This month, our publications survey the landscape of global civil society, identifying both challenges and opportunities.
Burkhard Gnärig argues that international civil society organizations are wedded to a model of governance and operations out of sync with today’s challenges. They will need to adapt—or risk being left behind.
Gus Speth reviews the new book Protest Inc., which offers a provocative critique of large NGOs for their failure to think beyond the capitalist system. Speth finds merit in the critique, but advocates going beyond it to explore the conditions for the emergence of a more systemic radicalism, which may be arising sooner than we think.
Ashish Kothari, in an essay on the framework of radical ecological democracy, finds hope for a deep social shift in the numerous efforts in india (and beyond) that are seeking to forge alternative economic development pathways.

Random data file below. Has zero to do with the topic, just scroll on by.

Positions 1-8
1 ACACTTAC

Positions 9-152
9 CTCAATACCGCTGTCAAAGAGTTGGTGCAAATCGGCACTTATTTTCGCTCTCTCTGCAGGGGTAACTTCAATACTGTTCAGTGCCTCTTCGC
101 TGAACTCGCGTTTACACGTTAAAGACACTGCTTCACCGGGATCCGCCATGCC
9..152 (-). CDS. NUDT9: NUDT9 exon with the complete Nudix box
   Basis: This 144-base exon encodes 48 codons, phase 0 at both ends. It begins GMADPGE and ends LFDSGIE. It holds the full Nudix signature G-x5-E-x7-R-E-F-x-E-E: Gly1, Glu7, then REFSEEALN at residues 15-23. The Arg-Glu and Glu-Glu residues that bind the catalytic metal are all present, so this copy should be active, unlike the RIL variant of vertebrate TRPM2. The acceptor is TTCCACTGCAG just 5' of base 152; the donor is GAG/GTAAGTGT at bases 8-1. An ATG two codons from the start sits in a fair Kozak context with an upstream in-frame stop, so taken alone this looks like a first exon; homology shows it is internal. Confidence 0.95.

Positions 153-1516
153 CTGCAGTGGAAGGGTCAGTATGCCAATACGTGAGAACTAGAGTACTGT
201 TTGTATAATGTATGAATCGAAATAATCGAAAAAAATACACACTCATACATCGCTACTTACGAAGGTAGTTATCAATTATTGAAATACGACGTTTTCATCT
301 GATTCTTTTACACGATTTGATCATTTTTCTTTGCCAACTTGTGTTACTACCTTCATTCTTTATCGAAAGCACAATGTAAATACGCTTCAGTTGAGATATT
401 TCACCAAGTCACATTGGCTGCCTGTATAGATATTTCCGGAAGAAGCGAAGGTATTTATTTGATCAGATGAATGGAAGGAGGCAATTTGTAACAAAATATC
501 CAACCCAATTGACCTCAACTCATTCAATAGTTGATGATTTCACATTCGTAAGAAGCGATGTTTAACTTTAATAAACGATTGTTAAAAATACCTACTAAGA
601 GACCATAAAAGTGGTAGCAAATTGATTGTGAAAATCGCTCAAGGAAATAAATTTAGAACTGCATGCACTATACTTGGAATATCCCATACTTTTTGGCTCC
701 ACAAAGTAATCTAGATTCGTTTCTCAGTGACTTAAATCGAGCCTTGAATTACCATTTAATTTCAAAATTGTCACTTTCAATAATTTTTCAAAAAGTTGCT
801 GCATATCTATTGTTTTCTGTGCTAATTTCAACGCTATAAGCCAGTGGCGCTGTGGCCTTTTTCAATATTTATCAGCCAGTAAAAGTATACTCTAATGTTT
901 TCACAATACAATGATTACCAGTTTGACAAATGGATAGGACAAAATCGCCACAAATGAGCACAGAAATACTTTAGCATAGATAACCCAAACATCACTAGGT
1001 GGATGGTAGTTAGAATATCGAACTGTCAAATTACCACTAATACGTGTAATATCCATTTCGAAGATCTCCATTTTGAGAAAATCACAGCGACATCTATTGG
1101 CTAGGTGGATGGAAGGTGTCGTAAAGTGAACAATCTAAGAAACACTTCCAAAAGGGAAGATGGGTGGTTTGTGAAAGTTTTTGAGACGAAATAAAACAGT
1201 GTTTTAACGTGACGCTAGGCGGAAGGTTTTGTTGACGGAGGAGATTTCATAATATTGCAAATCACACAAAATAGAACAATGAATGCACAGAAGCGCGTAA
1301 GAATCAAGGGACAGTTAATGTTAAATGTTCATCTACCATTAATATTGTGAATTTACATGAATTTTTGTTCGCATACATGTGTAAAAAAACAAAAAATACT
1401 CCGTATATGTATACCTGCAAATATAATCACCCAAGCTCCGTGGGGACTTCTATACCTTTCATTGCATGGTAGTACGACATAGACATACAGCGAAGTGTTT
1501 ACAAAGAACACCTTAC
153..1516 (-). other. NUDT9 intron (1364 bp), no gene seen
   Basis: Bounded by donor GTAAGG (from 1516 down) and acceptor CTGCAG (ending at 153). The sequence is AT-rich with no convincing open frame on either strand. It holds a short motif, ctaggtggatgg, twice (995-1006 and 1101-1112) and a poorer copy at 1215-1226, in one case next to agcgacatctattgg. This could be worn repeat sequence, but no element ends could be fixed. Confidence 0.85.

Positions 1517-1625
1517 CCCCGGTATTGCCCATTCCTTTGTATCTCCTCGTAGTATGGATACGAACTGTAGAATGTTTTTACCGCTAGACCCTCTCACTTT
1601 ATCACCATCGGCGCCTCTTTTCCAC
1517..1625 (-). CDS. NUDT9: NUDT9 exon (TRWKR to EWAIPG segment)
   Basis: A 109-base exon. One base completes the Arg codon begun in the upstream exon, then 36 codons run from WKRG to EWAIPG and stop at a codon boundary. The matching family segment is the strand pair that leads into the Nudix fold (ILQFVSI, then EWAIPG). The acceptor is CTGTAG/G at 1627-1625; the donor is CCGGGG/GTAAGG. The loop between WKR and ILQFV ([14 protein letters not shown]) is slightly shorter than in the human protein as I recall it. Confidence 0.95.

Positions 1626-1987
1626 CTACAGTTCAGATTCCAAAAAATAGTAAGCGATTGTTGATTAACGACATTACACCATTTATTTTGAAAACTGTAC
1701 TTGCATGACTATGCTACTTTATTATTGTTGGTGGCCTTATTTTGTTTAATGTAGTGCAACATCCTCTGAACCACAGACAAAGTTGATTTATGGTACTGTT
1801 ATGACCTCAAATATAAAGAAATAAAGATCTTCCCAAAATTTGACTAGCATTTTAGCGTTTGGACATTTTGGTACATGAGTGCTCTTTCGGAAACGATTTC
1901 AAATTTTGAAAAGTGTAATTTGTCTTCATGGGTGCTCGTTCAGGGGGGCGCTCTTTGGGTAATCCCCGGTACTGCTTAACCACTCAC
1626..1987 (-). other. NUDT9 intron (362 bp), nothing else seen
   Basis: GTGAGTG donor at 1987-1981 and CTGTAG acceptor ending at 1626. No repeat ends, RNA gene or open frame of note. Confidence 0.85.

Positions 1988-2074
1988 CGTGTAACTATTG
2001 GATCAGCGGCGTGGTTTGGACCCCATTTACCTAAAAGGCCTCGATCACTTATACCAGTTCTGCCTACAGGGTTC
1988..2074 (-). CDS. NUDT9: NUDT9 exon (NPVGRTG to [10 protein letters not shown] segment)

Numerous grassroots initiatives devoted to fostering sustainable and equitable alternatives to the dominant economic development model have recently sprung up in india and other parts of the world. The emergent framework of radical ecological democracy can inspire such a values-led transition to a better future.
With commentary from David Barkin, Federico Demaria, Helena Norberg-Hodge, and Neera Singh.
An interview with Burkhard Gnärig, the Executive Director of the International Civil Society Centre, about the current landscape of international civil society organizations (ICSOs) and what they must do to adapt to a world filled with new challenges and opportunities.
Peter Dauvergne and Genviere LeBaron’s new book Protest Inc. analyzes the headwinds driving against the rise of radical activism. Although it offers a much-needed critique of the weakening of ngo resolve to challenge the system, it provides little guidance on how to bring such change about.